AYS Special from Samos: “I ask myself, is it because I am a refugee? Because I am a woman of colour? Or because I am LGBTQI+?”
May 17 is International Day against Homo, Bi and Trans- phobia and to mark this occasion Liliane, Aled and John from Samos LGBTQI+ Group are sharing their experiences of living in the Samos hotspot as LGBTQI+ people. This special contains content that some may find triggering.
Liliane’s Story: “Never lose hope, the world is big, you’ll be accepted somewhere”
Here I am, a member of the LGBTQI+ community and I have been granted international protection in Greece. However, sometimes I wonder if Greece has really accepted me.
Nothing is easy for me. I have been traumatised by the police, by the people who insult me in English in the stores, by some stores who don’t even want me to go in to make purchases and finally traumatised by my own bank who asked me to leave because Greeks were waiting.
I ask myself, is it because I am a refugee? Because I am a woman of colour? Or because I am LGBTQI+?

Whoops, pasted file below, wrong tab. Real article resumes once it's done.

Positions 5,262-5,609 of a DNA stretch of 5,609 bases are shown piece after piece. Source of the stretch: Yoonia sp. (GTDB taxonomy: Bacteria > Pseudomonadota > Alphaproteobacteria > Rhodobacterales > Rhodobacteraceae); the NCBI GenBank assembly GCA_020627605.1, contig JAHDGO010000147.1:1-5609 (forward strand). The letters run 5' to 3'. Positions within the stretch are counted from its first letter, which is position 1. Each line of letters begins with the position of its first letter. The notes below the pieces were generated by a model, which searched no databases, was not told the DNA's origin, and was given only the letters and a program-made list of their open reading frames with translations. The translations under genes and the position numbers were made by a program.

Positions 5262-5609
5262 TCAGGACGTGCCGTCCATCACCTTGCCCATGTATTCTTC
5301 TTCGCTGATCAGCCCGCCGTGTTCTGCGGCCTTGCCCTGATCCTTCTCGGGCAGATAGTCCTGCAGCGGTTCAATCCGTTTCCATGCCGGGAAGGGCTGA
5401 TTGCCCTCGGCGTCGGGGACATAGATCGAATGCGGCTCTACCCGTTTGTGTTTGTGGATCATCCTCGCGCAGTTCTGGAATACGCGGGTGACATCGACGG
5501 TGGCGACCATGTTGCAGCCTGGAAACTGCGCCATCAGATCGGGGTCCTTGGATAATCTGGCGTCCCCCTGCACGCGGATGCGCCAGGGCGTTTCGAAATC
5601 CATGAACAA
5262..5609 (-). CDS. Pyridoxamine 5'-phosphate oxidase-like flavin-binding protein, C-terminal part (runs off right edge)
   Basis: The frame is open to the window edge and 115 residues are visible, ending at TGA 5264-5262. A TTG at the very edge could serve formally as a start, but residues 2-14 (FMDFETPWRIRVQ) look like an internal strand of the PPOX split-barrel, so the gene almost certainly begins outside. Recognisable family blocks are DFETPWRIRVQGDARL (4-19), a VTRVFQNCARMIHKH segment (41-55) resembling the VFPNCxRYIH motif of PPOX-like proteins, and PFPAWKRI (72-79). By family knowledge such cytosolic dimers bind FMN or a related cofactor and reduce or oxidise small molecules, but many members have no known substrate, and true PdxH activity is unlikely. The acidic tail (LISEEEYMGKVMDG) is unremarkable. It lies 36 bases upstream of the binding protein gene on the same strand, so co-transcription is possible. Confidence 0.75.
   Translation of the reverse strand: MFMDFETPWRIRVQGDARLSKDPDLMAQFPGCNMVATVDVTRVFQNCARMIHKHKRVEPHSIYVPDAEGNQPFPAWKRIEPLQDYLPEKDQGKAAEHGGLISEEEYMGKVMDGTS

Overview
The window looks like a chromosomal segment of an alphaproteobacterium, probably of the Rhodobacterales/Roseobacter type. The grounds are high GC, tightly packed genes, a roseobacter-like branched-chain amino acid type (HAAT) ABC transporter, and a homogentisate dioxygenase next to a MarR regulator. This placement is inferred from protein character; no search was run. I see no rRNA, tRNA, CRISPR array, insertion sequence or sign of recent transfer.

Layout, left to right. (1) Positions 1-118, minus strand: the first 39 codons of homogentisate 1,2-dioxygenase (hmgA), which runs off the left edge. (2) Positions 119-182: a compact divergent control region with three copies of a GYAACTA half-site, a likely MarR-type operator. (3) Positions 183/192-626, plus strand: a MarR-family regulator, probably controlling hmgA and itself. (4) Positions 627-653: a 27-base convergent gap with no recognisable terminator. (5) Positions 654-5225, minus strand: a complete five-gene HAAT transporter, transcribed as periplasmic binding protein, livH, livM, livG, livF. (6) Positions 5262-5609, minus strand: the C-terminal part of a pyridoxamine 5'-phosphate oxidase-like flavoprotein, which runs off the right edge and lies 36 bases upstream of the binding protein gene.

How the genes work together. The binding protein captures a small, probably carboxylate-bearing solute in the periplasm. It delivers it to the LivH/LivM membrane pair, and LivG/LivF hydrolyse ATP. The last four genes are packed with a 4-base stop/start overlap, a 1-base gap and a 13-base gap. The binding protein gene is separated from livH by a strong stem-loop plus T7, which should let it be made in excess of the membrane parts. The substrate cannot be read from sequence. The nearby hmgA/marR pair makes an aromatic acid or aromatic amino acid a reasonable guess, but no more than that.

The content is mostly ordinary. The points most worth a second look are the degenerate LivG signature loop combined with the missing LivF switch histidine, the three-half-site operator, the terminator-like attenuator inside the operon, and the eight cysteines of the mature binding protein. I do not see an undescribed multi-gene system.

I have been living in the camp for 18 months now. It all started after I registered with the police. Left to my own devices, I met a Congolese woman, asked her for help and to spend the night at her place, she accepted and told me that it was not free. We agreed that I would have to pay 30 euros a month and that’s what I did. At the beginning, everything went well until the day when she asked me why I left my country. I told her that I was homosexual and that if I stayed in Cameroon they would kill me. She was very angry and started to insult me and chased me out of her tent. I was humiliated and rejected, and it was not finished, she went to tell almost all the camp that I was a lesbian. I was insulted everywhere, I couldn’t go out anymore, nor go to get food, I was afraid of everyone’s looks.